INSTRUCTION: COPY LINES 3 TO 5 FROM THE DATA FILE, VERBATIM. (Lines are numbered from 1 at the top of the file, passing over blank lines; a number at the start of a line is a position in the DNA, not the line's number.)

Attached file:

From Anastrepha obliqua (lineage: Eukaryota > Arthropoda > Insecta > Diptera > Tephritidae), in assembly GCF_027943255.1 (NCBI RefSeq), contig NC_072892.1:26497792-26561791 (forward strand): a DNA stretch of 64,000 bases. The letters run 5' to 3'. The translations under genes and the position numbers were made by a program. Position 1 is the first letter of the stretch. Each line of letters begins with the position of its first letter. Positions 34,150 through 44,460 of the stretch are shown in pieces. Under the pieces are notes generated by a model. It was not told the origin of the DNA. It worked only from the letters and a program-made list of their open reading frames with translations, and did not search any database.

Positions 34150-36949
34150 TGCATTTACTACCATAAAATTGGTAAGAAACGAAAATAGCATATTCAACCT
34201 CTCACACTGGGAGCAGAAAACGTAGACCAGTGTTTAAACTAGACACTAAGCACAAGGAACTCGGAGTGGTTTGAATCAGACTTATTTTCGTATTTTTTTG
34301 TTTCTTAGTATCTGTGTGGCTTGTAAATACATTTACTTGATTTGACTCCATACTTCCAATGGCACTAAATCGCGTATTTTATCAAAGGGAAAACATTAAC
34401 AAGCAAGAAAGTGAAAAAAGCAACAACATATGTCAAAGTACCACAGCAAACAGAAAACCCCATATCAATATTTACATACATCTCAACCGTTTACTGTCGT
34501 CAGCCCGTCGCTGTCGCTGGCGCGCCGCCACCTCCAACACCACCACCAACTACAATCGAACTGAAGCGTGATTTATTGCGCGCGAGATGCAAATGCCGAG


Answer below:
34150 TGCATTTACTACCATAAAATTGGTAAGAAACGAAAATAGCATATTCAACCT
34201 CTCACACTGGGAGCAGAAAACGTAGACCAGTGTTTAAACTAGACACTAAGCACAAGGAACTCGGAGTGGTTTGAATCAGACTTATTTTCGTATTTTTTTG
34301 TTTCTTAGTATCTGTGTGGCTTGTAAATACATTTACTTGATTTGACTCCATACTTCCAATGGCACTAAATCGCGTATTTTATCAAAGGGAAAACATTAAC